Boat slip tax removal is passed

April 04, 1995|By John Rivera | John Rivera,Sun Staff Writer

The County Council unanimously approved a bill last night that will eliminate within two years a tax imposed on marina boat slip rentals.

The legislation, which was sponsored by the seven-member council, will lower the 5 percent slip tax by 1 percent in July. The next year, the tax will fall to 2 percent and it will be repealed altogether by July 1997.

At a hearing attended by about 150 to 200 marina owners and employees, Councilman Thomas W. Redmond Sr., the Pasadena Democrat who drafted the bill, said repealing the tax is an economic development initiative.

"Government really sets the tone of the economy," he said.

Mr. Redmond noted that the county will lose money because of the federal government's reduction at local military installations, including Fort Meade, and the impending closure of the Naval Surface Warfare Center in Annapolis. Eliminating the slip tax is a way for county government to stimulate the local economy.

"The slip tax is one of many issues this council will be facing in trying to improve the economic environment in Anne Arundel County," Mr. Redmond said.

Proponents of eliminating the tax have argued that, although the county will lose the approximately $550,000 in revenue the levy will generate this year, the increase in business will more than compensate for that loss.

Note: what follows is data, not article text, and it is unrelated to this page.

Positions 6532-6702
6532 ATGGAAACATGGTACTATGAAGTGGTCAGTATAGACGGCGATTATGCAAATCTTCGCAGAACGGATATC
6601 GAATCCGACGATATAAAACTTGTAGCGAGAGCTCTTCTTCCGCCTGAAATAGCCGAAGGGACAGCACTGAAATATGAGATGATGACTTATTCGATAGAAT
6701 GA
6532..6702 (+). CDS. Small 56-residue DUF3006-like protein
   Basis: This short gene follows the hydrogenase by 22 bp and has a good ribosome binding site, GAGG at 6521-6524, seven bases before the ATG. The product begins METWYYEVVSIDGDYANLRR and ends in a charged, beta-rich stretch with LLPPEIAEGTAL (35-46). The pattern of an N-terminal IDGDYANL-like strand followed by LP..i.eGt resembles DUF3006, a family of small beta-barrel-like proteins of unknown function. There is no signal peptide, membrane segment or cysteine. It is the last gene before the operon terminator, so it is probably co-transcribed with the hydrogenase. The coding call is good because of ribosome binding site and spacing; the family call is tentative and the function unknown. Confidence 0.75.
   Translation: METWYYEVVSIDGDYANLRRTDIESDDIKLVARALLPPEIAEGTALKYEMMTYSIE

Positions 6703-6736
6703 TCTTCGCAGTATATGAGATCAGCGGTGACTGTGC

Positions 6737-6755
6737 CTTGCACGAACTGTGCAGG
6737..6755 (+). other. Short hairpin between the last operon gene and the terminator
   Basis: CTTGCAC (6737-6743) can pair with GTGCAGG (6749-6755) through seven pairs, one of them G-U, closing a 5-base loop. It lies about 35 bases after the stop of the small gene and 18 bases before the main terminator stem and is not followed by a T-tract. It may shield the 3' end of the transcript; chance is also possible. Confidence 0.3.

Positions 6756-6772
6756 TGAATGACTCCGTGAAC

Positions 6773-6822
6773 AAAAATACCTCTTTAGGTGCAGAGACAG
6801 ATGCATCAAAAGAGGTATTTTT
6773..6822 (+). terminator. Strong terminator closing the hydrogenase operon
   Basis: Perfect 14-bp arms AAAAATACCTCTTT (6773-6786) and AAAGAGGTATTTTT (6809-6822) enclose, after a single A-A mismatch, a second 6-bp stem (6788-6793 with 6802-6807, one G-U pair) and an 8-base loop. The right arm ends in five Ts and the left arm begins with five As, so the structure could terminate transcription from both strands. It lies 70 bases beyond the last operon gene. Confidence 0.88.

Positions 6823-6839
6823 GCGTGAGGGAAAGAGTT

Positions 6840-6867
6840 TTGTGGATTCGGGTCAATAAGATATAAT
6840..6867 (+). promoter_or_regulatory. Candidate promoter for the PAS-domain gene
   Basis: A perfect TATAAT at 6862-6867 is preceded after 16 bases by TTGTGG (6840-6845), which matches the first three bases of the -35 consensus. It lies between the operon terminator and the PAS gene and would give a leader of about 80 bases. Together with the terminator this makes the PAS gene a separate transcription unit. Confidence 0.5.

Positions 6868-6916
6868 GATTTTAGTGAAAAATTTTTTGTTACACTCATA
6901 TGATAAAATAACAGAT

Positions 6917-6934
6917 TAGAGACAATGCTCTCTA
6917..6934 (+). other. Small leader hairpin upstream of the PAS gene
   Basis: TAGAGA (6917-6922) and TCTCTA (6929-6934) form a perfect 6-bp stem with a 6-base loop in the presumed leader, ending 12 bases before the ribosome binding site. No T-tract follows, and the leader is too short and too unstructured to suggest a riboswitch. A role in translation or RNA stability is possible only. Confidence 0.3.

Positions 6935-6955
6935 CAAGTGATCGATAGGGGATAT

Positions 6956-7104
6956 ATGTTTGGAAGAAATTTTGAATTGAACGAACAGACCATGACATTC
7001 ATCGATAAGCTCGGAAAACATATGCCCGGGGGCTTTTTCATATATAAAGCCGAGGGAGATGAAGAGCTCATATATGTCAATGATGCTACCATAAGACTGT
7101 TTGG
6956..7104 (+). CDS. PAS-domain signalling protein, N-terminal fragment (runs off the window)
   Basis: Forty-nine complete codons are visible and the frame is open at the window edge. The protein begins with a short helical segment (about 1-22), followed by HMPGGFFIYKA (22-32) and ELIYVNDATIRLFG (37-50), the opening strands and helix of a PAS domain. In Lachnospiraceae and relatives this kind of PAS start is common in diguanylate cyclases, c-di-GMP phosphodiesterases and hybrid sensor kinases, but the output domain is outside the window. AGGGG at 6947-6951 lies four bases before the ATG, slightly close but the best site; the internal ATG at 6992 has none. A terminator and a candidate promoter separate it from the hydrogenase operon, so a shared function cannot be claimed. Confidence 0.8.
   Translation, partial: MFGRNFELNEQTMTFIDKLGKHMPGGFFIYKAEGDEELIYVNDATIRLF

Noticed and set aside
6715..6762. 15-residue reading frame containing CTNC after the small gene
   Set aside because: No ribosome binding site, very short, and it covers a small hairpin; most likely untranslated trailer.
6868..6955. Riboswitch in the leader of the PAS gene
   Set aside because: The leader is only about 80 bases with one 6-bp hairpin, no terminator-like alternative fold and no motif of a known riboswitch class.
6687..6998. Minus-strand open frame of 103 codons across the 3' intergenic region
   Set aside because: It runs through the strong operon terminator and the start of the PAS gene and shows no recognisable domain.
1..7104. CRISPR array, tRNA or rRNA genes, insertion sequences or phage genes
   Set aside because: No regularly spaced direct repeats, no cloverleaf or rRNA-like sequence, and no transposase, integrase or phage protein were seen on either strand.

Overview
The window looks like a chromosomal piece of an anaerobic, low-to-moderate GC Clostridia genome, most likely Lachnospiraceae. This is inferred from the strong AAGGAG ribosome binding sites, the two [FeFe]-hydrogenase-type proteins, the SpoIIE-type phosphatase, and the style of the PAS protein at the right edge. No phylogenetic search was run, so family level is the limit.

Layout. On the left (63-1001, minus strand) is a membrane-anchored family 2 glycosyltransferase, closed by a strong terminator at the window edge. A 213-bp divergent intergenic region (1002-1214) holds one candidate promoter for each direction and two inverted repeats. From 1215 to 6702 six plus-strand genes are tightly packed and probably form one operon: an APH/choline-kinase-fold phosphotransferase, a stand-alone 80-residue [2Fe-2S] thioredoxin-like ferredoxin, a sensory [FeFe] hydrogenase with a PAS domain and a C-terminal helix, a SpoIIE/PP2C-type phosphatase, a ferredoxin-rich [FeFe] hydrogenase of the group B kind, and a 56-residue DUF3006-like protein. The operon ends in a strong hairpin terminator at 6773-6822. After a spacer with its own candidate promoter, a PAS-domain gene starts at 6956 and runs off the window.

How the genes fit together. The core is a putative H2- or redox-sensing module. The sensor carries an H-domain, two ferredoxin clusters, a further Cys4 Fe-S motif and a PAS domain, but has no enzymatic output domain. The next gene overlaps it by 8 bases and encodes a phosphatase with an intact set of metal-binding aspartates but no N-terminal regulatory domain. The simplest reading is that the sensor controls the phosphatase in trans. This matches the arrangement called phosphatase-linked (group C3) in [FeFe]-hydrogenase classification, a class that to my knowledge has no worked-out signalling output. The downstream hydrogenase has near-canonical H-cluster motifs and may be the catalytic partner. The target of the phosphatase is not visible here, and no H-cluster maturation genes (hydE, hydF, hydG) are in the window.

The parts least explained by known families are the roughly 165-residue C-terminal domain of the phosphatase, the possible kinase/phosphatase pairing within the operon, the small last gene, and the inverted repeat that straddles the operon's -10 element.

"The maritime industry actually supports many, many other business," said E. Steuart Chaney, a South County marina owner and a force behind the drive to eliminate the tax.

He ticked off several beneficiaries of the boating industry, including hotels, restaurants, markets, shops and real estate.

William H. Durr, owner of Hammock Island Marina in Pasadena, told the council that for most of the 23 years he's been in business, he had a waiting list for slips. Starting with the recession in 1989, he began to lose business to private piers and marinas in Baltimore City and Baltimore County. Today, about a quarter of his slips are vacant.

"A few years ago I wouldn't have thought that was possible," Mr. Durr said.

The council also approved a bill that will change the membership requirements for three slots on the Amusement License Commission. The county executive will now be free to appoint any citizen to the commission.

Previously, of the six members on the commission, one had to possess knowledge of bingo operations, one had to be familiar with coin-operated amusement machines and a third had to be a member of a charitable or nonprofit organization involved in fund-raising through bingo or other games of chance.

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